In Iran, what's forbidden is in -- and on Rupert Murdoch's Farsi1 TV channel
Washington Post / Thomas Erdbrink

Sporadic action is being taken. On Wednesday, police raided several apartment buildings in an affluent Tehran neighborhood, confiscating dozens of dishes. Some elderly women in one building's lobby protested, saying they wanted to watch Farsi1, and ended up at a friend's house nearby to catch "Body of Desire."

Some Iranians blame the state channels for the exodus of viewers, saying they should make more appealing shows. "The root of the attraction of viewers to Farsi1 is the weakness of the domestic channels," Esmaeel Afifeh, a TV producer, told Panjareh.

Before the disputed reelection of President Mahmoud Ahmadinejad a year ago, Iranian state television seemed to have modernized in some ways. It broadcast debates between the candidates -- a first in Iran -- but had also started showing popular homegrown comedies and soaps. After the election, which led to months of unrest and increased influence for hard-liners, the lighter material gave way to broadcasts of mass trials of dissidents and long interviews with government supporters.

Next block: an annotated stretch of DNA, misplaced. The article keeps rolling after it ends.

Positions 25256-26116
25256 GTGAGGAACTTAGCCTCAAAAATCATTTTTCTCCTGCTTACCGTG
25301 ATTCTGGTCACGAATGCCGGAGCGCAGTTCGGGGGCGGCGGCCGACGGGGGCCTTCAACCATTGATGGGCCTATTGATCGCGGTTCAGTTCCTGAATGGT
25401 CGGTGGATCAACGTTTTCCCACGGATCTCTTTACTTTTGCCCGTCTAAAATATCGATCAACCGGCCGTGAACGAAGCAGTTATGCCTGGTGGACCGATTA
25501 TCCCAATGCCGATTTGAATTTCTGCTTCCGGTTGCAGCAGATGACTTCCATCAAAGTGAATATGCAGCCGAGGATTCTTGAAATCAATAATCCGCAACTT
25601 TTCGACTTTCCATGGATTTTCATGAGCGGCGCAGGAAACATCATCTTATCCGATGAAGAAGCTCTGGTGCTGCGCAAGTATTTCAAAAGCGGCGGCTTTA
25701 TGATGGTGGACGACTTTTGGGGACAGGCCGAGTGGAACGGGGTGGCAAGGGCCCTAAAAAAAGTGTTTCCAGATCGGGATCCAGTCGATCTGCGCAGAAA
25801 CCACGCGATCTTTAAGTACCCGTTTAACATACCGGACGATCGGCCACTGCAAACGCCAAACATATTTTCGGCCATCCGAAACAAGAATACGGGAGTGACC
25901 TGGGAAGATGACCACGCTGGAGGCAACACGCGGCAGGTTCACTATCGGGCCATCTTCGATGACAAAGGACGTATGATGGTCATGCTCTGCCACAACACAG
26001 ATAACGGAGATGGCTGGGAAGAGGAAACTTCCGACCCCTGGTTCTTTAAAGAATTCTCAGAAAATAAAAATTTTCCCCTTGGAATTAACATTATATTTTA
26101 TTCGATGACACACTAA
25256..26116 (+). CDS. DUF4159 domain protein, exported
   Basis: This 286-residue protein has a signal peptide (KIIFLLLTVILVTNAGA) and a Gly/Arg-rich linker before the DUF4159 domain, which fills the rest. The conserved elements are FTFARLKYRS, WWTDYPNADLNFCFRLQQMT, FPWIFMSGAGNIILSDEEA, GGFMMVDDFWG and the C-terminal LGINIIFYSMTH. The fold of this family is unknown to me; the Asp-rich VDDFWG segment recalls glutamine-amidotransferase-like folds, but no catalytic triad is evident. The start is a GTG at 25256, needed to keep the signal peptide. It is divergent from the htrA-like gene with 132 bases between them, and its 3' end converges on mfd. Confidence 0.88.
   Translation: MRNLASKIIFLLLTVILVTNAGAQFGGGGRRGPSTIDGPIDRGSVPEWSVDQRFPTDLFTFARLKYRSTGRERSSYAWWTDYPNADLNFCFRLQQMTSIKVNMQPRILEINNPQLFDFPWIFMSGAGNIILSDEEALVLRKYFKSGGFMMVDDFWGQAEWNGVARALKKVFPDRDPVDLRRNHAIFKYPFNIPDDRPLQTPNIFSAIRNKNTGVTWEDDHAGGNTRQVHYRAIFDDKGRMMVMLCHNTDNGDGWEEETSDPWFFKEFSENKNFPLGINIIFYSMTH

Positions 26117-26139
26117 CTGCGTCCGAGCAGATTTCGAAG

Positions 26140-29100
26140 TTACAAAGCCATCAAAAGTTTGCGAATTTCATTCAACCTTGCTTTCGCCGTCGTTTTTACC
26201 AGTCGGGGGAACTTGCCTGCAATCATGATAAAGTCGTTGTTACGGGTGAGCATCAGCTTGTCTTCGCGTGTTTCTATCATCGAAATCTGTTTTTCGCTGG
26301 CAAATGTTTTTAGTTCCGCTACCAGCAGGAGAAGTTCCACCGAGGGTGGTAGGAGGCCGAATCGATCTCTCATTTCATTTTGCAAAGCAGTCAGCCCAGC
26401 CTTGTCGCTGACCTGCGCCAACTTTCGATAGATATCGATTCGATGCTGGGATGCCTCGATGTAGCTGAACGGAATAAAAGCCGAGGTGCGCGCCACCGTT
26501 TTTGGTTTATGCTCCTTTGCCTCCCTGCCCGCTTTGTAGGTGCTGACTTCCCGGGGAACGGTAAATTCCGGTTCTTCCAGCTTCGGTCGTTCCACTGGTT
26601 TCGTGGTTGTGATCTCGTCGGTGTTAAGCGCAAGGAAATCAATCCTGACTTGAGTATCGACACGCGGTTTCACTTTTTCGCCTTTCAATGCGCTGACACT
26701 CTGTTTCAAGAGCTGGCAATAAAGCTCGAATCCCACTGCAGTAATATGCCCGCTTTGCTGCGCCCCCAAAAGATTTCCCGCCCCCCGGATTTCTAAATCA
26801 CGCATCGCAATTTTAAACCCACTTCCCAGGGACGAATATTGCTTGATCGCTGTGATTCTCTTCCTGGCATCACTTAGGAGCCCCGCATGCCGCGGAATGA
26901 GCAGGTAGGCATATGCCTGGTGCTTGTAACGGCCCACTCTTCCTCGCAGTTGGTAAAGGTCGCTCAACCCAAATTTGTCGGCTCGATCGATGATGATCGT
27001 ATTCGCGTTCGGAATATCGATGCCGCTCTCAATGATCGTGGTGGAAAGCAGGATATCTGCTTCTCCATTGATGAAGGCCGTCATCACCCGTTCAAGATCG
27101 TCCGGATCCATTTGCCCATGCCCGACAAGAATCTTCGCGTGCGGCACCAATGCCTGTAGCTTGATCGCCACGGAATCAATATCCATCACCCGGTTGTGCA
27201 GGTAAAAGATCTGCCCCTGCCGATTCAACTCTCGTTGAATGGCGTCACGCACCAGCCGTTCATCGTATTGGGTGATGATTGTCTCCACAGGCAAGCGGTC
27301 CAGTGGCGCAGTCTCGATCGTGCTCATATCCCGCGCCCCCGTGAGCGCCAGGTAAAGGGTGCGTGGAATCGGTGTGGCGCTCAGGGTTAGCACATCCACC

Many urban Iranians -- Maryam and her family among them -- say they no longer feel the state channels speak to them.

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